6 Ways to Help Literary Nonprofits

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My New Year's resolution is to volunteer more this year, so I've been on the lookout for cool and worthy causes to give my time to. If you're an avid reader and writer like me, volunteering for a literary organization is the perfect gig. There's nothing quite as exhilarating as working on and advocating for something you love, and literary nonprofits are something I truly love.

Spreading literature is a truly important cause. There have been thousands of studies showing how reading and writing create positive change in our world, opening doors for people of all backgrounds. From promoting literacy in all ages to encouraging creative writing to making books accessible to all income-levels, there are thousands of areas that need your help.

There are a lot of different ways in which you can help, too. Sometimes organizations need teachers, sometimes they need crowd control, sometimes they need an extra hand in their office, sometimes they need help fundraising, and sometimes they just need some good old-fashioned grunt work. There are plenty of one-off opportunities, and plenty of continuous volunteer positions that you can integrate in your schedule.

Donating money or books to a cause, of course, always makes a difference. But, if you don't have the cash to spare, or if you want to become more deeply involved, volunteering at these organizations can be a great (and fun!) way to make an impact. And if you don't see one that works for you here? is a great resource to help you find the perfect placement.

What are you waiting for? Go out and make a difference.

1. Your Local Book Festival

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I can't talk enough about how amazing book festivals are. They bring free, literary programming to the public, allowing anybody to interact with authors and books. They foster great and important conversations. When you go to a book festival, you usually leave with at least five new books you want to read. They encourage literacy for all ages, and many book festivals have initiatives that go beyond the actual date of the festival. They bring new and diverse voices into the spotlight. Plus, when you volunteer, you get exposed to tons of new books, and you may even get to meet a few authors. Find the closest one to you, and pick up a shift. Some big ones: Texas Book Festival, Brooklyn Book Festival, LA Times Festival of Books, Baltimore Book Festival.

2. 826 National and Other Writing Programs

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Many cities have great organizations dedicated to teaching writing to kids and even adults. 826 National has chapters in many major cities, but even if yours isn't on that list, some quick googling should find you a similar space. (For instance, Austin has the amazing Austin Bat Cave.) These programs need all kinds of volunteer help, from aiding events to actually teaching classes. Pro-tip: If you want to feel warm and bubbly all over, watch Mac Barnett's TED Talk "Why a good book is a secret door" about imagination and 826 Valencia.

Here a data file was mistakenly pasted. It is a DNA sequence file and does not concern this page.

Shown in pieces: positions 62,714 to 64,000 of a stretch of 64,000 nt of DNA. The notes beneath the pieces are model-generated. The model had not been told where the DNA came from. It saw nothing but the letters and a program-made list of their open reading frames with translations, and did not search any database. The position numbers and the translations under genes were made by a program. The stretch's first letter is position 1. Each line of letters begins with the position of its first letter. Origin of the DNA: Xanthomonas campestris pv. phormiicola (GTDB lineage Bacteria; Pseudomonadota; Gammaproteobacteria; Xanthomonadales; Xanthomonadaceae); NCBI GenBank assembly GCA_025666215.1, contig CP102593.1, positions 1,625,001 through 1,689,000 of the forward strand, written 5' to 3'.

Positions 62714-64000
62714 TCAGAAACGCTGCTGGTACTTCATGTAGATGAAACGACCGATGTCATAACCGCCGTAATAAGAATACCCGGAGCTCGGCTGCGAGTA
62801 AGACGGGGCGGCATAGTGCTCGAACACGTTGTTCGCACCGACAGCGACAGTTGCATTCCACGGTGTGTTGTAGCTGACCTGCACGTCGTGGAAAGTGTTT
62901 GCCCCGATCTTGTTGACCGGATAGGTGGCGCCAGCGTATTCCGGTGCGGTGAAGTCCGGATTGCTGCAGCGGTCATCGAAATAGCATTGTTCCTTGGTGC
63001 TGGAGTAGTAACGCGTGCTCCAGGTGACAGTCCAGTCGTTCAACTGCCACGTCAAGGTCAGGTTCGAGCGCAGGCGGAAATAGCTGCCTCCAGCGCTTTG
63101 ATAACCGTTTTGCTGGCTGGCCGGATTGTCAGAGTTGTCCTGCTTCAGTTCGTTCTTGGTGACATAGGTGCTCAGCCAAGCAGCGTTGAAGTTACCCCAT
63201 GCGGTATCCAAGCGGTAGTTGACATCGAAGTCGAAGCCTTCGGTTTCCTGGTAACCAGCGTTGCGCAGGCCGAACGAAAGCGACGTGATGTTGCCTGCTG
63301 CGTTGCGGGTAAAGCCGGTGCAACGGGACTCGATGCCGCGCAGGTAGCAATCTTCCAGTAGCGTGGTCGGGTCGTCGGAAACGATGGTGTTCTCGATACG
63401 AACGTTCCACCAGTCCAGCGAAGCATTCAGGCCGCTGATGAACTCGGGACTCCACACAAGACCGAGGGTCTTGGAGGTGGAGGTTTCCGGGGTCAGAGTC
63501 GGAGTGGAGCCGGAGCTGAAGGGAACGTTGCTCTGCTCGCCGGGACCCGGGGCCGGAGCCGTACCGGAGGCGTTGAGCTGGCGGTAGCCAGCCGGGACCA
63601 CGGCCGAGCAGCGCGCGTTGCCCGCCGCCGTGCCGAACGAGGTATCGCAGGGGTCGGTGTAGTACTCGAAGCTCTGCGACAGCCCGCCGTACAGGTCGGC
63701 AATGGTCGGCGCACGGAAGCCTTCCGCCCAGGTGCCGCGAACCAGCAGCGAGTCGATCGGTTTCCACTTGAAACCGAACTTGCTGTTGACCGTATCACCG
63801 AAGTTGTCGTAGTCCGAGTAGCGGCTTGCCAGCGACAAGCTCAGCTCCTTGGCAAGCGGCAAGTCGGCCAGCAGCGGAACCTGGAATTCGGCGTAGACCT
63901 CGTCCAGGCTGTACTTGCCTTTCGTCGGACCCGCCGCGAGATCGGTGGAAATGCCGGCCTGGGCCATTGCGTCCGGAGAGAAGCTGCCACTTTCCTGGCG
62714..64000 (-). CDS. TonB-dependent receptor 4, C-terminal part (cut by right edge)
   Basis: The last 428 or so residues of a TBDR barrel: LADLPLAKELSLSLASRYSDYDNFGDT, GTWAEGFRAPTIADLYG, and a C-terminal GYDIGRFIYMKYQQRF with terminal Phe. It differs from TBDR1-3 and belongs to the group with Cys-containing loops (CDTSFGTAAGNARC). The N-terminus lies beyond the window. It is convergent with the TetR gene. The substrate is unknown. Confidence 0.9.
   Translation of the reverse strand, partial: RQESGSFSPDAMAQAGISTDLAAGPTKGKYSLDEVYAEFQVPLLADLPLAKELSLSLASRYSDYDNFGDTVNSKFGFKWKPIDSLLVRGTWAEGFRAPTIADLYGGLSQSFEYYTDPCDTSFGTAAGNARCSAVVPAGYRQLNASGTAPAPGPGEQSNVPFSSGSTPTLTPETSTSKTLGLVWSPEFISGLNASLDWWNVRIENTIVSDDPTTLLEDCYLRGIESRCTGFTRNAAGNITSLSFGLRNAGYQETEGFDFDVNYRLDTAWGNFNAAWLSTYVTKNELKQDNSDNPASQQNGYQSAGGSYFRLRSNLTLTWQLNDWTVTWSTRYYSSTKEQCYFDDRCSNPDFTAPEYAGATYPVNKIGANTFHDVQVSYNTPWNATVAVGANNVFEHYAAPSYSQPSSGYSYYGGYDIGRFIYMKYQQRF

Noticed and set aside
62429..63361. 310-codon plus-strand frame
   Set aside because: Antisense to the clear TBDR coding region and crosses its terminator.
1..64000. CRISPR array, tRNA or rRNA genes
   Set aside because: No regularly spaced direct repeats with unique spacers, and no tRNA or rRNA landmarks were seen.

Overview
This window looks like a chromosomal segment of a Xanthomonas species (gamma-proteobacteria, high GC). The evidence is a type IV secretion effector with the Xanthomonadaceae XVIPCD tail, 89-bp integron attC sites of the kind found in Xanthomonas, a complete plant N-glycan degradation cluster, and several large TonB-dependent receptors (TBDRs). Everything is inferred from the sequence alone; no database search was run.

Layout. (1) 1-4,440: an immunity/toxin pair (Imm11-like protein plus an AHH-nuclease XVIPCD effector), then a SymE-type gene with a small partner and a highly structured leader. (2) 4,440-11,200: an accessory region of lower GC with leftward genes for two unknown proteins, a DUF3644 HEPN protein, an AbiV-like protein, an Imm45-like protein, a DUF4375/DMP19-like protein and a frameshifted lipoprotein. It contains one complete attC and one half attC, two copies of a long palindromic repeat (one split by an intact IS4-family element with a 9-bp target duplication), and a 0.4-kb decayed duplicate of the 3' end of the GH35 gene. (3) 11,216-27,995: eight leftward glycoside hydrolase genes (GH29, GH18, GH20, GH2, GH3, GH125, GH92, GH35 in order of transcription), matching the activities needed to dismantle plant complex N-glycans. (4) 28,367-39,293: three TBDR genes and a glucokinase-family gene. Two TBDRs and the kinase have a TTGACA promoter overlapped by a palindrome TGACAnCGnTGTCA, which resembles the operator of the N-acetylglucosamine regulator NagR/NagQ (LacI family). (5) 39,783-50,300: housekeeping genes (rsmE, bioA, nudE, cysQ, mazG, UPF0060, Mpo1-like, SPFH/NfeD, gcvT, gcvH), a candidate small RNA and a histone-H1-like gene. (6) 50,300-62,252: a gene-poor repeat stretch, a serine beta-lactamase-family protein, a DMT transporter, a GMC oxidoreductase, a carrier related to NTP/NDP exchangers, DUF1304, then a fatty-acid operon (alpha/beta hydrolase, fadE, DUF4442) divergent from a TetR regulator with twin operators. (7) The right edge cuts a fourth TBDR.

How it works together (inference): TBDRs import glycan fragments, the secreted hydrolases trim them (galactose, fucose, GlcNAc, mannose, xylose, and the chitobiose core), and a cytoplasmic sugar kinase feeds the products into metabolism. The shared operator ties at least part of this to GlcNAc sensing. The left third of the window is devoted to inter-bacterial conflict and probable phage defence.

3. Your Local Library

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No matter where you are, there's a library near you that needs your help. Not only do libraries provide free books to anyone who walks in, but they also give people Internet access, offer classes, provide educational activities for kids, and so much more. They are undoubtedly one of the most important institutions of our country — and they are powered by their volunteer force. I guarantee you your local library has something they'd love for you to do.

4. Room to Read

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With chapters all over the world, the kickass Room to Read organization encourages literacy and gender equality in education on a global scale. It provides books and classes for people all over the world, building agencies and sending literacy experts in where it's needed. Find your nearest chapter and see how you can get involved.

5. Book Drives

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Whether you're organizing a drive yourself, or working underneath an organization (Check out Milk + Bookies for example), there are always people who need books. Libraries are always accepting donations, but you can also look out for shelters and organizations who distribute those books directly to people in need.

6. Housing Works

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This is one of the coolest initiatives around. Housing Works Bookstore sells donated books and puts the money toward helping homeless people with AIDS. Its store is run almost entirely by volunteers, and it also has opportunities to volunteer on the advocacy side of things, too. Here's more good news: the Housing Works mission is not limited to its bookstore. It has plenty of thrift stores waiting to take any item you're willing to donate.

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